Weakening Factory Farm Rules in the Midnight Hour

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What’s a sure sign that legislators are not carrying out the wishes of the general public? Answer: when their actions have to be carried out in secret, behind closed doors, in the dark of night. That’s literally what happened Tuesday night-Wednesday morning when the Minnesota Legislature passed the Environment Finance Bill. As part of the budget negotiations to end the government shutdown, Republican leaders insisted that language be included in the finance bill which weakens environmental standards for factory farms. The Land Stewardship Project and our allies have opposed this proposal in the past and it failed to pass the normal legislative committee process this year and last year due to strong public opposition. So why not sneak it through when the public is locked out of the process?

As we all know, budget negotiations to end the government shutdown were  done behind closed doors. In fact, the entire Capitol was closed to the public during the process. We were not able to see the budget bills until they were presented publicly as the final product. The final budget agreement that included this language was spin-doctored as a compromise, but that’s like calling a beating a fight. This was one-sided—corporate special interests didn’t compromise and, with policy changes like this, they actually came out ahead. It was our air, water and family farmers that were compromised.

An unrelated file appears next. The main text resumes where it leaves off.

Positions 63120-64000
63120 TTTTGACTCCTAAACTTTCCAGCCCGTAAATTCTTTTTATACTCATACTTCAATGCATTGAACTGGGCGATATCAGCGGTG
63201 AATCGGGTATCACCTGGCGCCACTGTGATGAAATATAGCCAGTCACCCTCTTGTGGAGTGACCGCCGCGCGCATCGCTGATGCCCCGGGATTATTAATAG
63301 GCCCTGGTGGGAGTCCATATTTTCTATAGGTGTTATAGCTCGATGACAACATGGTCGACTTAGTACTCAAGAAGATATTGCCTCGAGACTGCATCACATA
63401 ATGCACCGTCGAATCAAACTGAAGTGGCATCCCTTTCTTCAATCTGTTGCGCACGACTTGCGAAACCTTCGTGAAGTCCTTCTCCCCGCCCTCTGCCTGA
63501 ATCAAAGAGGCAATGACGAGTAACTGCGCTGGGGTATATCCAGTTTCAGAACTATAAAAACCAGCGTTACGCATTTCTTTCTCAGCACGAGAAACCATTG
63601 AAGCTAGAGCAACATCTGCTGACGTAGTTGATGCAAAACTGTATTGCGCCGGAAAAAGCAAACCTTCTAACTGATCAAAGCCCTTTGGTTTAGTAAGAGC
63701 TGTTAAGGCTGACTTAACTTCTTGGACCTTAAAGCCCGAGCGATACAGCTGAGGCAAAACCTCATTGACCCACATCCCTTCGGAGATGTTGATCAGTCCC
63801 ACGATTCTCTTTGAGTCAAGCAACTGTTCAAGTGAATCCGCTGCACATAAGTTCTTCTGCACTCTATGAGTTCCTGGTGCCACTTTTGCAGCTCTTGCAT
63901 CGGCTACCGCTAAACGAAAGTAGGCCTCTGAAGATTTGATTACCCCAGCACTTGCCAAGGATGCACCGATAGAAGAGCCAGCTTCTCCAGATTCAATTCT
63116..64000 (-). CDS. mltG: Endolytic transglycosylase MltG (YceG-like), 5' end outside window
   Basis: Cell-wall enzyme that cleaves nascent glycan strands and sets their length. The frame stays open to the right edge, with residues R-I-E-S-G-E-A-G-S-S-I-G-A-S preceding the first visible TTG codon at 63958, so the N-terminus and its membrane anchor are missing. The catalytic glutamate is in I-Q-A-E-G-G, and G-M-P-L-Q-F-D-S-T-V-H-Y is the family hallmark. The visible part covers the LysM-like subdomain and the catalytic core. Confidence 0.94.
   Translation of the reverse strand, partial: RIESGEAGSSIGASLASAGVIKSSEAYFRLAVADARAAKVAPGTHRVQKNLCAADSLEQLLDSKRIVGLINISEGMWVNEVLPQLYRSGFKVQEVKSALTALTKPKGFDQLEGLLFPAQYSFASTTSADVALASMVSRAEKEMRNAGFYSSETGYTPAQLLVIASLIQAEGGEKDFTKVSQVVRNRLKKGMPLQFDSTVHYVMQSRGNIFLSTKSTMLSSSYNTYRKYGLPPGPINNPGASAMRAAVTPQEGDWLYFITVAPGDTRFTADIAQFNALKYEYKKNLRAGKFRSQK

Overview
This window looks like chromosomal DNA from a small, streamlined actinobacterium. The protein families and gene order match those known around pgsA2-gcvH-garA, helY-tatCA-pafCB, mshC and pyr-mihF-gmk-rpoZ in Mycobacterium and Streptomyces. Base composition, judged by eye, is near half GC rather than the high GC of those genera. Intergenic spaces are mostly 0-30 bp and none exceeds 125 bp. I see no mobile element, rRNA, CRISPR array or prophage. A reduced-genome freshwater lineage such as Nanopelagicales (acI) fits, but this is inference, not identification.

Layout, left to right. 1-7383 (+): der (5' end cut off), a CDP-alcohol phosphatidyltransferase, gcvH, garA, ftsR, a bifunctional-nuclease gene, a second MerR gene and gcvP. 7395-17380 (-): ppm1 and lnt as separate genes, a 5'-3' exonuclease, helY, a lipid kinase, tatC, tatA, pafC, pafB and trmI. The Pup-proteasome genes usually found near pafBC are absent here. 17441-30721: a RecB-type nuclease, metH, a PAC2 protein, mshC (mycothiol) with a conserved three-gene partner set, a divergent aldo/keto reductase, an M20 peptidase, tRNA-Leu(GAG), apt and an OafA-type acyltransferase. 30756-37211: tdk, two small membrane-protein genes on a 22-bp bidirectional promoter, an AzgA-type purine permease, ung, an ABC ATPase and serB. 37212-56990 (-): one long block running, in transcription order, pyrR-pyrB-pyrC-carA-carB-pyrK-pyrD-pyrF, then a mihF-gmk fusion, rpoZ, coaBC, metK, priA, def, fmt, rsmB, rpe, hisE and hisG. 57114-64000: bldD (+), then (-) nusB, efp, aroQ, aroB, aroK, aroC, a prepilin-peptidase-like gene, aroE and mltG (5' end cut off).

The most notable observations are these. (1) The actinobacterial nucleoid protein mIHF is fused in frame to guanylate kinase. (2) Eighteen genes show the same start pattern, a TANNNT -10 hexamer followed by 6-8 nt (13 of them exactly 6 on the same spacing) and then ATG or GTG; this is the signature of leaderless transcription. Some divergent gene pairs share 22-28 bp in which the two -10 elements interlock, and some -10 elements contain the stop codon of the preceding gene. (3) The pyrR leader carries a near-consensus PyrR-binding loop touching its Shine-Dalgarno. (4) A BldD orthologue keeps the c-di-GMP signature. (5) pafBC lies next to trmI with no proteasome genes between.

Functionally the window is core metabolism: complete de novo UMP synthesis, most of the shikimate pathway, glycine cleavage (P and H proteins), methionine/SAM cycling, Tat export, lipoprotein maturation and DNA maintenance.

Public policy created behind closed doors is contrary to democratic values and almost always ends up favoring corporate special interests over the public good. And indeed, that’s exactly what happened here.

Here’s some background on this law: under changes made during the last Bush administration, feedlots over 1,000 animal units are not required to get a Clean Water Act National Pollution Discharge Elimination System (NPDES) permit if they certify that they will not discharge to public waters. However, under Minnesota law operations of this size were still required to get a Clean Water Act NPDES permit—something we should have been proud of here in the land of 10,000 lakes. During the past few years, this state provision has helped protect our water despite the lowering of federal standards.